Cave House Store

A cave store, not Crazy Ali’s,. Out of focus, but look at those colors!

While I was there came the Call to Prayer. Una and Ali started telling muezzin stories. The muezzin is the singer of the Call, and in Turkey he is electronically amplified. One muezzin’s rendition, they said, was so awful that every animal for miles would join in: honking donkeys, howling dogs and screeching roosters, the people walking around with their faces scrunched up and fingers in their ears, and by the time the prayer call was finished the entire village was a raucous cacophonic hymn. Sabine & Kitty Helper

A BALANCE OF ENERGY Sabine invited me to stay at Gamirasu, which was the name she had given to her hotel, renovated from Hittite and Byzantine ruins in the little town of Ayvali. Still dispirited from losing the sketchbook I gratefully accepted her offer of energy-balancing therapy. Not only that, but I was able to work on the drawings for three straight days, sitting out on the terrace in the good light, facing the caves and looking down on the rose garden and the lawn, letting go of the lost sketchbook with the development of this new one. The energy session came last. Sabine worked with a cat, who she said helped direct the forces. There was certainly some kind of force at work. I was to rip up my nice life in LA and move to Turkey, and to become increasingly close to my new friends and to Kapadokya. I will always be grateful to Sabine for her introduction to this magical, weirdly familiar spiritual home. We lost her in 2011. I expect she is now one with the energy she so understood. Blossom


LOVE VALLEY  On the last day Laura dropped me off in Goreme to draw this house right out of Tolkein. I drew for two hours from the site of the Roman tomb opposite, the property of a German expat who enthusiastically told me all about renovating the tomb, which had been occupied by goats, shepherds and wayfarers long after its original occupant had turned to dust.

The Tolkein House

The Tolkein House ©1999 Trici Venola.

That night we all rode out happy under the huge October moon. We racketed through the bright night, the shapes of the rocks in dramatic relief, silver on one side and black on the other. We pulled up under a tree. I got out of the car and stared in amazement, for above the tree, all around and as far as I could see loomed the fabled clusters of stone phalli massive under the full moon. All across the hilly landscape they rose, in groups and pairs and awesome sentinels, as tall as buildings, every variation but all big and all graphically phallic.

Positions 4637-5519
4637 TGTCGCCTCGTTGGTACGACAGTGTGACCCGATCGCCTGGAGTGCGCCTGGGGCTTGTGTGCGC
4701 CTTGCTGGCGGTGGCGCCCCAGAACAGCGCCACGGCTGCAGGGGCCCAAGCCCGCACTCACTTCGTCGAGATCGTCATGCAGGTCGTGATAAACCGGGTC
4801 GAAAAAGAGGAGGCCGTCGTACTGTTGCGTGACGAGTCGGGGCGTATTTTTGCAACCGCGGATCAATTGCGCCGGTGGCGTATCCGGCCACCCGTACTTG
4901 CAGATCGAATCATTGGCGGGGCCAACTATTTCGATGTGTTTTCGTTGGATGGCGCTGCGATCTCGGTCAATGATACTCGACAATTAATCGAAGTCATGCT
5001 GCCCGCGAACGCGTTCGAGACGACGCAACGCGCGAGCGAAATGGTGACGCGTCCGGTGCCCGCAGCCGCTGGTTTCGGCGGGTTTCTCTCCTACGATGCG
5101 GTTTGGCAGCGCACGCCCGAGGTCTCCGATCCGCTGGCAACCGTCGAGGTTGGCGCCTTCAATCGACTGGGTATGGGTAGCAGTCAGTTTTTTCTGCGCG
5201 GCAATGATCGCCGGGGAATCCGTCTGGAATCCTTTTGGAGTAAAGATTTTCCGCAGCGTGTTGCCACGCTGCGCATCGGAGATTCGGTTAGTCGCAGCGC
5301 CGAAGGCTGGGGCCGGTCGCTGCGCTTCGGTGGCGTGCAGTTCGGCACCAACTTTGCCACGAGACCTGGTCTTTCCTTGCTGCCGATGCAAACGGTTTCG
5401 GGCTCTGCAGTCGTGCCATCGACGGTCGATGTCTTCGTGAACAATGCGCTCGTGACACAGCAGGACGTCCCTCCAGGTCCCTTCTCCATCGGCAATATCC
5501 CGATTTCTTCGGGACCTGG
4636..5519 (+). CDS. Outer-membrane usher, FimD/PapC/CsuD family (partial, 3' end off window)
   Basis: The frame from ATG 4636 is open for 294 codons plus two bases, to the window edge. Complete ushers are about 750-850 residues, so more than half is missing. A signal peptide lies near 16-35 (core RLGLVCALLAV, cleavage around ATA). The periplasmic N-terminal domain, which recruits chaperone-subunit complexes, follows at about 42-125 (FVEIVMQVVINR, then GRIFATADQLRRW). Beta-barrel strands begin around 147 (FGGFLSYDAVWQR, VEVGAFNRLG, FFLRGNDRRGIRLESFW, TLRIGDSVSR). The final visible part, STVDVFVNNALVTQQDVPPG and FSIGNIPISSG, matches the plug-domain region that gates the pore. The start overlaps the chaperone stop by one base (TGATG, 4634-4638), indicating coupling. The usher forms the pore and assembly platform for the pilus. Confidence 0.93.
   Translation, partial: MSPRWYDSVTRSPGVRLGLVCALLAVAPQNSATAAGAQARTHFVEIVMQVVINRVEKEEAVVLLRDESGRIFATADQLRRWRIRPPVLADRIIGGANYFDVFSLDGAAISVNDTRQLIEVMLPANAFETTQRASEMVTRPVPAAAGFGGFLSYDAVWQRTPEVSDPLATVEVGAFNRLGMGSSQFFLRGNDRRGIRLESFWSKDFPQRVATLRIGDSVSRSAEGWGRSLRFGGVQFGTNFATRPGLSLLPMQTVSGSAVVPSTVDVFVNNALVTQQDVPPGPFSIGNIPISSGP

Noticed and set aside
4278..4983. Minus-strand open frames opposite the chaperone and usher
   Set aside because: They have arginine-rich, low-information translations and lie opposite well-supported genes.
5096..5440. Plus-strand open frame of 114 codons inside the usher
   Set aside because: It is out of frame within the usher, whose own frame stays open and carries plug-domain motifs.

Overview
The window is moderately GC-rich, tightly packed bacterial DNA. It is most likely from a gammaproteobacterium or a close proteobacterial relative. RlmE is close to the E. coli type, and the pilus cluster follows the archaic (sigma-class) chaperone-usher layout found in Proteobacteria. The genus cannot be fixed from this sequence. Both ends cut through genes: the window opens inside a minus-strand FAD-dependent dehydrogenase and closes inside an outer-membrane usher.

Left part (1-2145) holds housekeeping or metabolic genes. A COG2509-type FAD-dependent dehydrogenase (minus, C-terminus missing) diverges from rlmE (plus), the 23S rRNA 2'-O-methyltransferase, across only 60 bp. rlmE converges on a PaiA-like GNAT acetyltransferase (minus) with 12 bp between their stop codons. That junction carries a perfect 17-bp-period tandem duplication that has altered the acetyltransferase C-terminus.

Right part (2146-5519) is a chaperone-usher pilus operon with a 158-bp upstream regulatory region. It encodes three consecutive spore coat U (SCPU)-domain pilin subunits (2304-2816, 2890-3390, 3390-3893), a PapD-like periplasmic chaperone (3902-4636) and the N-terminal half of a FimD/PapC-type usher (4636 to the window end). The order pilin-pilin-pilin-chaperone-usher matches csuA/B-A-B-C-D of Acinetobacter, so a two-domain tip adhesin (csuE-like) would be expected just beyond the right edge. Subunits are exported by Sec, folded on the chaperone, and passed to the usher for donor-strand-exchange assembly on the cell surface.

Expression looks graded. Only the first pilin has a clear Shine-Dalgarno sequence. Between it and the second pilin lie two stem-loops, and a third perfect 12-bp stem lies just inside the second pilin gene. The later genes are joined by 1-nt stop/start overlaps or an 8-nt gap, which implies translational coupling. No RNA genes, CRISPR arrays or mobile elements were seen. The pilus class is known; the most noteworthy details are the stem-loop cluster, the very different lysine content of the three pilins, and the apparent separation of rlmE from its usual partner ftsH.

Love Valley

Love Valley ©1999 Trici Venola.

“Makes you humble, eh Nurettin?” said the German. We hiked along a narrow gorge full of bushes and rocks. The ground began to change as we walked, until we were walking among great rounded humps of rock as wide as houses. “I think we’re past the really big ones,” said the German. “Hey, maybe these are the really big ones,” said Laura. “Maybe just the tops of the big ones.”  The moon burned silver and the stars pounded overhead, millions in the huge dark sky glimpsed between the moonlit towers of stone. I thought of the Romans marching through here, the Persian armies, Alexander the Great, Mithridates, Hittites, Christians and Muslims and Genghis Khan; pictured the great slumbering masses of history billeted among the knobby shadows and gullies, all through the silent grasses, under the sentinel stones.

Wagon in Mustafapasa

Wagon in Mustafapasa ©1999 Trici Venola

—– All drawings Plein Air. All art © Trici Venola, from The Drawing On Istanbul Project. All the drawings here are from one sketchbook, Kapadokya 1999, save for Peacock Pigeon Roost which was done in 2011. All art done with drafting pens on rag paper in the sketchbook which measures 18 cm X 52 cm when open. We love your comments! We love your Likes! Follow us and find a blog post in your inbox just when you most need it. Thanks for your participation in this project.  



 There it was just behind the tree, up on that part of the wall that’s covered with vines most of the year. One perfect filigree capital perched on one perfect pillar, one tiny part of the Boukoleon Palace intact, one of two in the whole splintered stone pile to reach us direct from the ninth century. (The other one is some carving at the Sea Gate a block away.) Everything else visible above ground is dragon-spine architectural bones once clothed in multicolored marble. Mosaics, polished marble Rorschach-patterned panels, statues, bas-reliefs– all gone, or mercifully buried, safe for a more enlightened age.

We have very little to go on as to how this place looked. The aforementioned and much-appreciated Tayfun Oner has given us structure based on facts,

Boukoleon Palace.detail © byzantium1200.com

Sir Lawrence Alma-Tadema, Carecalla.detail

but we must imagine, assisted by Sir Lawrence Alma-Tadema and other painters of antiquity, just what this place looked like. So to find this exquisite pillar complete with capital was a happy shock, I’ve never seen it before! The vines that obscured it are all dead now. It’s full-on winter down here on the Shore Road, traffic whooshing by in the frigid wind blowing in from the Marmara Sea across the parkway. Only a masochist would be out drawing in this weather, and this is my payoff. I found the pillar on the second day of a two-day drawing marathon. Last week was sublime, if chilly. Long golden rays lancing through the cold, blue skies over the highway, the Obelisk drawing unfinished, a commission beckoning from inside Hagia Sophia, and I stole two days and went down and worked on the Pillars at the Boukoleon.